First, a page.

Sarah White and instructor Mike Riegert conserving terracotta over mantle in the BAC's 951 Boylston Street building during the on campus MDS Historic Preservation intensives
The Boston Architectural College is pleased to announce that Sarah White, a student in the College's graduate program in Historic Preservation, was one of four students nationally selected to present papers at the 2014 Annual Conference of the National Trust for Historic Preservation, Savannah, GA, on November 11-14, 2014.
Sarah will participate in "Student Thinking, Student Perspectives," a panel discussion in which the four competitively selected students will present on New Thinking and New Perspectives on Historic Preservation. Topics to be examined range from using new technologies to reach new audiences to seeking new methods to integrate historic preservation into the larger cultural, economic and environmental issues facing America. Participants in the session will also be engaged in debating how these visions can be achieved.
Sarah is currently in her final semester of the MDS-Historic Preservation program at the BAC and has worked for several years in the field in different capacities, including organization building, educational programing, fundraising, regulation and policy. She has served as President and Board Chair of the Newburyport Preservation Trust, Chair of the Local Historic District Study Committee in Newburyport, member of the Newburyport Historic Commission, Director of the Newburyport Public Library, and a Co-Founder of the Greater Newburyport Area Cultural Heritage Association.
"Sarah has demonstrated her leadership abilities as graduate student and in her community's efforts to maintain a balance between historic preservation and the overall quality of life. This acknowledgement of her work by the National Council for Preservation Education and the National Trust for Historic Preservation serves as exemplar for the quality of students and faculty in our program," commented Robert Ogle, BAC Director of Historic Preservation.
This is the second year in a row that a Historic Preservation student from the Boston Architectural College has been selected to present at the National Trust for Historic Preservation Annual Conference. Graduate student David Ewing presented at the 2013 conference in Indianapolis, IN.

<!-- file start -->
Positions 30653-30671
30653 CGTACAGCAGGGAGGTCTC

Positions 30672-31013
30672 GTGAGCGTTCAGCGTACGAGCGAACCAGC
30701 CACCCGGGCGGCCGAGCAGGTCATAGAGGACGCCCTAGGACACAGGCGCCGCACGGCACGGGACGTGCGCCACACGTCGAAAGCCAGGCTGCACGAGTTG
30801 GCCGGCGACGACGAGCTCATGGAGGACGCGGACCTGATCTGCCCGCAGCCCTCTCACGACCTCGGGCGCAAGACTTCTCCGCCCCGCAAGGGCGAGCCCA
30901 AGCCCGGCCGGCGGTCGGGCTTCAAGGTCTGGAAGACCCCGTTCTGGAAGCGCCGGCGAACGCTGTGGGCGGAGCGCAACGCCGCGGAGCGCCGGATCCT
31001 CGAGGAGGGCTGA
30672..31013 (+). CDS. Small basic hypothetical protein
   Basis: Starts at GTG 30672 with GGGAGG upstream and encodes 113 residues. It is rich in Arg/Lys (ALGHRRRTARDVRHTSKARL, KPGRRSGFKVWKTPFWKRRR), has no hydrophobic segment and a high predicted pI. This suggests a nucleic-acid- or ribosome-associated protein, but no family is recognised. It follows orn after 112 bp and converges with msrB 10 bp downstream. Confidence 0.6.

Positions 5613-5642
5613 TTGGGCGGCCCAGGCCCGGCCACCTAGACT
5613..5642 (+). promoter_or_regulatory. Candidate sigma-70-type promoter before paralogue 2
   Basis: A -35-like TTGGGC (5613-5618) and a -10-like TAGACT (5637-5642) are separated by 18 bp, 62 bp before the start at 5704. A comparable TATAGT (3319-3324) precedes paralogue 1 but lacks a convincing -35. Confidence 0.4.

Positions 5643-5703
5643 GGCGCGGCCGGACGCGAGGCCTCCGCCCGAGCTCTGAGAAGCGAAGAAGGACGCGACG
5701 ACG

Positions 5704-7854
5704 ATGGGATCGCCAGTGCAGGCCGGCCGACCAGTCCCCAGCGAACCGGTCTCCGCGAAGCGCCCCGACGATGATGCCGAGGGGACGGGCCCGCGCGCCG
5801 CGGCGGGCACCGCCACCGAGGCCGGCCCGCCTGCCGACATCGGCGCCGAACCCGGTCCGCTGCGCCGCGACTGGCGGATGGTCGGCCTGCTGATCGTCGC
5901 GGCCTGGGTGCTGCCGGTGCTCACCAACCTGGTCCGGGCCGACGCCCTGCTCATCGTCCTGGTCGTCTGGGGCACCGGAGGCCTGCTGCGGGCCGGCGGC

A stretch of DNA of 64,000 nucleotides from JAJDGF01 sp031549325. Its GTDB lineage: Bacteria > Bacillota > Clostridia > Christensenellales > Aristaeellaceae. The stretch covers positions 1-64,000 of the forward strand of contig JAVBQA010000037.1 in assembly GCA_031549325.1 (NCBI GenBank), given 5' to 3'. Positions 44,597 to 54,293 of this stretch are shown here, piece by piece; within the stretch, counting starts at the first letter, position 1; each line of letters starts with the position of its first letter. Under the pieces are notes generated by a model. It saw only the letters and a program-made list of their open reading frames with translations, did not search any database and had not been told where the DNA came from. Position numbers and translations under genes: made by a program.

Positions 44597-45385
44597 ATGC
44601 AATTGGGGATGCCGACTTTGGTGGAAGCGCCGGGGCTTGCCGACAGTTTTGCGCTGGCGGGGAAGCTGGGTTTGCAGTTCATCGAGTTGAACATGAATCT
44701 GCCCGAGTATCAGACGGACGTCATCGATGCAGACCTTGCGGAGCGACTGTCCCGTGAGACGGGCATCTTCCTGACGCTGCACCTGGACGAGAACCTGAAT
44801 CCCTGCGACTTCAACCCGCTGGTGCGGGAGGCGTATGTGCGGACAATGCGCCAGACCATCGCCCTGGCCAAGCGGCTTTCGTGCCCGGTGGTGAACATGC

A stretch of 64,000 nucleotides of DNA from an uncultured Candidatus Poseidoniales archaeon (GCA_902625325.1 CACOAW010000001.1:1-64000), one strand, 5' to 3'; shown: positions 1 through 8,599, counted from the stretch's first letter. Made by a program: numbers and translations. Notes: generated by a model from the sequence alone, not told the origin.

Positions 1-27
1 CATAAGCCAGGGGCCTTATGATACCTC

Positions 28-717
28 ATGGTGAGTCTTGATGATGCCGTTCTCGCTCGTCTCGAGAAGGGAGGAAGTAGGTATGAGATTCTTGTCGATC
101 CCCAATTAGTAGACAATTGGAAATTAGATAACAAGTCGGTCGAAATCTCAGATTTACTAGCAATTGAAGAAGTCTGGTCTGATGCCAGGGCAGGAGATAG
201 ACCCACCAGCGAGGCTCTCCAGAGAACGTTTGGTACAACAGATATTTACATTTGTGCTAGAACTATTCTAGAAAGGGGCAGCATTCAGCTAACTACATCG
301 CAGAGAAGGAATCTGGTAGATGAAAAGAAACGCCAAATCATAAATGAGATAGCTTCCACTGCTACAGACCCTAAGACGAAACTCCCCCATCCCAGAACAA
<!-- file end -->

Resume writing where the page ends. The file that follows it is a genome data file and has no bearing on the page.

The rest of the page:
The theme of this year's conference is "Past Forward," which the National Trust intends to challenge preservationists to examine new and innovative ideas to grow the historic preservation field in the 21st century.
The call for submissions was open to all students enrolled in National Council for Preservation Education (NCPE) member programs. Both the Master of Design Studies and Bachelor of Design Studies in Historic Preservation meet the standards for degree granting programs established by NCPE.
The Master of Design Studies (MDS) in Historic Preservation at the BAC addresses the technical and cultural issues confronting today's preservationists. Students explore the philosophical and ethical roots of preservation and gain practical experience in preservation, restoration and rehabilitation of historic structures and sites. The MDS is delivered in a low-residency format that combines online and face-to-face learning. For the first time, students and working professionals earn accredited masters degrees in historic preservation from wherever they live and work. Key to the low-residency format are brief periods of study at the BAC's Newbury Street campus, in which students use Boston's historic built environment as a laboratory.
The Bachelor of Design Studies (BDS) in Historic Preservation features a wide range of historic preservation topics that allows students to pursue a course of study tailored to their own interests and career objectives. Students complete an experiential learning component in which they work in professional preservation settings. As a result, graduates usually leave the BAC with substantial resumes, including professional experience and a diverse portfolio.